Rising and Thriving in a Crisis: 4 Lessons from our Portfolio Heroes

There is no question that there has never been a more challenging time to be an entrepreneur. While uncertainty has always been the name of the game for founders, even in times of economic prosperity, this is magnified multi-fold in times of crisis. Here we are, 9 months into the pandemic and still learning to navigate the uncharted waters of this new world, a world that has disrupted business-as-usual for many and will continue to do so for the foreseeable future. 

With instability, comes lifelong lessons. The pandemic is pushing founders to account for and mitigate against worst-case scenarios in meaningful ways. It is preparing them for whatever comes today and tomorrow. 

During our Second Annual General Meeting, we held a panel discussion with our portfolio founders that have exemplified resilience and adaptability in these times. They shared their successes and what it took to achieve them. Today, we share some of these key take-aways with you. Here are 4 lessons from 4 of our portfolio heroes.

#1 Customer-centricity is, and will always be, the focal point for success. 

Mona Ataya, CEO and founder of Mumzworld, an e-commerce platform for moms and children, saw demand for its services grow by 800% between January and March 2020. She explains that this exponential uptick in demand required a simultaneous optimization of the efficiency of their supply chain, and a careful evaluation of how Mumzworld can best meet this increase in demand, while, at the same time, maintain excellence in customer service.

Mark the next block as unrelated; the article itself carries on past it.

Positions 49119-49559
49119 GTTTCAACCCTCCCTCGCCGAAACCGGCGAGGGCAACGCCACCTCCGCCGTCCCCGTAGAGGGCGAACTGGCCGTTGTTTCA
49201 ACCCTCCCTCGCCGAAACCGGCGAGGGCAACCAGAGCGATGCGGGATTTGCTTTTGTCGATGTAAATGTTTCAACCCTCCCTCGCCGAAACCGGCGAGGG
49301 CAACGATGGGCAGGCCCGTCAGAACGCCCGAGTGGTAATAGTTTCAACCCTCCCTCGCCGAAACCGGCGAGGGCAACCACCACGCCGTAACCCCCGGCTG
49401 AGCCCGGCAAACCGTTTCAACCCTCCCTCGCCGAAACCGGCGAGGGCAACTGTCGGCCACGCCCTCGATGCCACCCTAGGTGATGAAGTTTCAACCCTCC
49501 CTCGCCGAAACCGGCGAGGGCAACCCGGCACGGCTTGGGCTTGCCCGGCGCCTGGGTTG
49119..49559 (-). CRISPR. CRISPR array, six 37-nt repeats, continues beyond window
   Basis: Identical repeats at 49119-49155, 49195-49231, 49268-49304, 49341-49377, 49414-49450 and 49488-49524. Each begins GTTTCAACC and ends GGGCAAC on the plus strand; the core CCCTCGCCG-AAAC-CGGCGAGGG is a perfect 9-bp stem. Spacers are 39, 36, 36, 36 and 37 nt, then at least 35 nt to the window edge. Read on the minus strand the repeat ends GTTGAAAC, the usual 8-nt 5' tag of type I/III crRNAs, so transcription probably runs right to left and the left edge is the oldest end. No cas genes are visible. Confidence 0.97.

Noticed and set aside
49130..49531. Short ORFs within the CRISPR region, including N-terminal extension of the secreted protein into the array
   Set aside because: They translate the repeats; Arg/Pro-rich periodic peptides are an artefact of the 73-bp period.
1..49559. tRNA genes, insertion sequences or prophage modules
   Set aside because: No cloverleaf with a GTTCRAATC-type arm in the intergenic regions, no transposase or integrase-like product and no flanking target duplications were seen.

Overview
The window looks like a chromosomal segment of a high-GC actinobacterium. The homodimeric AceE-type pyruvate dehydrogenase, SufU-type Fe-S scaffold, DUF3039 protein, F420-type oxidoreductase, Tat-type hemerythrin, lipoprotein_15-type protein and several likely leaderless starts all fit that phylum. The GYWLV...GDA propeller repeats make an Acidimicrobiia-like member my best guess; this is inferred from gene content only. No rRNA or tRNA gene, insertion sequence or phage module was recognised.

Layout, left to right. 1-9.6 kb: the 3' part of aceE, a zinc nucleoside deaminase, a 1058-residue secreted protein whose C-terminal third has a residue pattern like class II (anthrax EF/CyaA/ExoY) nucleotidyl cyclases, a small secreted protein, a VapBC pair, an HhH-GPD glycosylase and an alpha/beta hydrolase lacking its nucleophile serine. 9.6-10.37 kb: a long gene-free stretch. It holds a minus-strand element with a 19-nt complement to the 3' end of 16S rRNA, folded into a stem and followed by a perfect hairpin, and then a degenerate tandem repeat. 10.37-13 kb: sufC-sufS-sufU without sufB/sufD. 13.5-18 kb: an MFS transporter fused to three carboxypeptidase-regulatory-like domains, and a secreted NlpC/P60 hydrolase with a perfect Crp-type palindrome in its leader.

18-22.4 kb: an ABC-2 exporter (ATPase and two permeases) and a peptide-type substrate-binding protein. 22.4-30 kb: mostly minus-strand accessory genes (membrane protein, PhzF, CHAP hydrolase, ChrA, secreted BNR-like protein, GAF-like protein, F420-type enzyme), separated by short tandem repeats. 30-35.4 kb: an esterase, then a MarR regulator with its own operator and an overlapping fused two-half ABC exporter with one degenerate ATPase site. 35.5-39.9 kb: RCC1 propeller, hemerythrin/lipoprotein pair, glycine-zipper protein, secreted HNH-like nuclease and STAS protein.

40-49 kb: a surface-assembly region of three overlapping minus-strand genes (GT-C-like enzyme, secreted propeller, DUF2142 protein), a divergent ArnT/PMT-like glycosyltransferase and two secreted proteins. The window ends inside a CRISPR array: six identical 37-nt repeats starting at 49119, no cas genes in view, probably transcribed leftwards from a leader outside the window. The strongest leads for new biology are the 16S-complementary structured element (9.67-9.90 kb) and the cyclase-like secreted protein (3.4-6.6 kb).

They have had to adapt to new market conditions, with merchandise now coming from international suppliers to ensure that their customers’ specific and unique needs are met in these times. The platform onboarded 7000 new SKUs in the COVID period alone. Ataya explains that, in such a fluid environment, the team changed in DNA, with employees being relocated to core functions such as supply chain and customer care. Navigating the crisis was a matter of mobilizing everyone around the idea that every single day of the next few months will be a new normal, and that the team’s operational DNA must reflect the times. For Mona, the pandemic revealed a crucial aspect of the Mumzworld team: that they are flexible, fluid and malleable. Ultimately, this is what enabled them to come out of the crisis winning and thriving. 

#2 Think, and rethink.

Amir Allam, CEO and founder of elmenus, a food discovery and delivery start-up based in Cairo, describes how the pandemic led him and his team to engage in a rigorous reassessment of the business’ costs and operational necessities. For a food business in a crisis, it was important to reallocate resources from marketing toward customer acquisition efforts. He explains how this redistribution led to a decrease in the cost of acquisition, which subsequently catalyzed the company’s profitability point. In fact, elmenus more than doubled its order volume since January 2020.